The Education and Skills Funding Agency (ESFA) announced in the spring that colleges that deliver less than 90 per cent of their budget allocation face having their unspent funds clawed back - a worst-case scenario for Northern College, which operates from Wentworth Castle’s grounds in Stainborough.
According to the guidelines, the college faced the prospect of paying back an additional £660,000 as they won’t hit the 90 per cent tolerance level, falling 17 per cent short.
However, following efforts from Penistone and Stocksbridge MP Miriam Cates - backed by Barnsley Central MP and South Yorkshire Mayor Dan Jarvis - a government-led review praised Northern College and confirmed devolved, regional budgets will help secure its future.
Apprenticeship and skills boss MP Gillian Keegan - who confirmed discussions regarding the funding repayments are ongoing - said: “I am really pleased that Northern College will remain as a standalone institution.
“This follows a structure and prospects appraisal at Northern College, led by the Further Education Commissioner.
“The college has faced a number of challenges and the appraisal was undertaken to explore options for securing a sustainable future.
“The steering group included representatives from both the Sheffield City Region and West Yorkshire Combined Authority, staff and governors from the college, alongside members of the Education and Skills Funding Agency (ESFA).
“The group unanimously agreed that Northern College should remain as a standalone institution, and I am grateful for all the work they have put into this process.
“I know that the college provides high quality learning opportunities for disadvantaged and vulnerable adults in South Yorkshire, West Yorkshire and beyond.
“This was recognised by stakeholders and the standalone plan for Northern College reflects a collaborative model with potential to build on due to its strong track record of quality, leadership, governance and widening participation.
“I recognised that challenges remain and that discussions regarding funding repayments are ongoing, but the greater certainty over devolved, regional funding should, however, help to offer the college a period of stability.
“Our teams will continue to monitor and offer support, and I am grateful to see Northern College having a successful and sustainable future.”
The college - which had an average of 4,000 annual registrations before the Covid-19 pandemic struck and resulted in prolonged spells of closure, as well as a slashed take-up - is set to benefit from the newly-devolved £36m adult education budget (AEB) which arrived this month.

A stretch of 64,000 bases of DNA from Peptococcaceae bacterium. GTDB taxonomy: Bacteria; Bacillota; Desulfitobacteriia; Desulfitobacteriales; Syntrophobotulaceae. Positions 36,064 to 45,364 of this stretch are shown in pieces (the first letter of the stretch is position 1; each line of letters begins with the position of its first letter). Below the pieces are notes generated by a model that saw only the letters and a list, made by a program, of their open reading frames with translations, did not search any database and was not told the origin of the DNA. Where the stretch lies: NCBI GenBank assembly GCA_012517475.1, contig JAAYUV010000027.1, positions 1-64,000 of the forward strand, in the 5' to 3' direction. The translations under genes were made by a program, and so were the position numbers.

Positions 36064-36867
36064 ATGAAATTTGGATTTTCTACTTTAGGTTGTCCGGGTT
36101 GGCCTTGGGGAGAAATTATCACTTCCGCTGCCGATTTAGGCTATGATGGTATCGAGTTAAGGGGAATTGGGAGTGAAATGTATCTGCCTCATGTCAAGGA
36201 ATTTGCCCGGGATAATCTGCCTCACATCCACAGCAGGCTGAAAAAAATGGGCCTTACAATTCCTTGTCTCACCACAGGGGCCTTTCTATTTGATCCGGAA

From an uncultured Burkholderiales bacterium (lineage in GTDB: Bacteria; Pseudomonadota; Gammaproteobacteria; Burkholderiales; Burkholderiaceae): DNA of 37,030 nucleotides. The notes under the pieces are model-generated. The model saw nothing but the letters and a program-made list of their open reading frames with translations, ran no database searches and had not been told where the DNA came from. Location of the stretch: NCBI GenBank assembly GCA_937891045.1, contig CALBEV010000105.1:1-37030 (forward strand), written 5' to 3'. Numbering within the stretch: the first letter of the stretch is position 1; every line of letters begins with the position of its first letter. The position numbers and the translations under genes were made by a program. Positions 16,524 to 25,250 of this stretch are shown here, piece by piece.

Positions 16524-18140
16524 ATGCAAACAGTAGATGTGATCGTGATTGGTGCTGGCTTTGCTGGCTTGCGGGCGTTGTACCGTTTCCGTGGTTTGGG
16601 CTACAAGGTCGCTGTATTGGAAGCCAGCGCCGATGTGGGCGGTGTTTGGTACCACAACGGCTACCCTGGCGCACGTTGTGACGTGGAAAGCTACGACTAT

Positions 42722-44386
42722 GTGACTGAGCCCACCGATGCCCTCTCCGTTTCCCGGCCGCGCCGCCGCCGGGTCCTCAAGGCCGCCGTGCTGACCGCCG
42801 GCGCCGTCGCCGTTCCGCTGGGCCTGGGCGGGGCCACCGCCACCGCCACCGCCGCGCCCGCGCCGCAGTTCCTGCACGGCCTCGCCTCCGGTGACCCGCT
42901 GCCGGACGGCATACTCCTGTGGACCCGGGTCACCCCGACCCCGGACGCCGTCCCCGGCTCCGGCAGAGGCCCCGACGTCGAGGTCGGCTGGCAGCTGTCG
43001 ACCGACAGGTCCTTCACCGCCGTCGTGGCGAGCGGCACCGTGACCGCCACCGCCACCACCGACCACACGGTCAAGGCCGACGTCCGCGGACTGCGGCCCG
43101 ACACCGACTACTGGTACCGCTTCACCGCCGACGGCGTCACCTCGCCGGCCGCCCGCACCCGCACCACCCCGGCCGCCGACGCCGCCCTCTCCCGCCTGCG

Miriam said: “I was delighted to receive the letter informing me that the Northern College will continue as an independent institution based in our constituency.
“The Further Education Commissioner has recently undertaken a review to decide on the best possible way to secure the financial and educational future of the college.
“As part of this process, I made strong representations for the Northern College to take on a bigger role in providing adult education and skills training across South Yorkshire, and spoke of the unique value it has in offering second chances to learners in our region.
“I’m pleased that the FE Commissioner has agreed that the best way forward is for the Northern College to continue as an independent institution, and that Sheffield City Region has agreed on an improved funding package over coming years.
“This will help the college to reach even more people in our communities and offer them the opportunity to gain new qualifications and skills.
“I’ll continue to work closely with the Northern College and its leadership to help them make the most of this unique local facility.”
Dan welcomed the ‘step forward’, but said more work has to be done in the long-term to help the college thrive.
“Although there is still work to be done to ensure its long-term sustainability, I’m very pleased to hear the announcement that Northern College will retain its independence,” he added.
“Northern College is an iconic institution, rated outstanding by Ofsted and an integral part of the fabric for adult education - both locally and across the north of England - but it’s been hard hit by a combination of the pandemic and central government cuts to further education.
“As a very long-standing supporter of Northern College, I will always do whatever I can to ensure its future to support the next generation of learners.”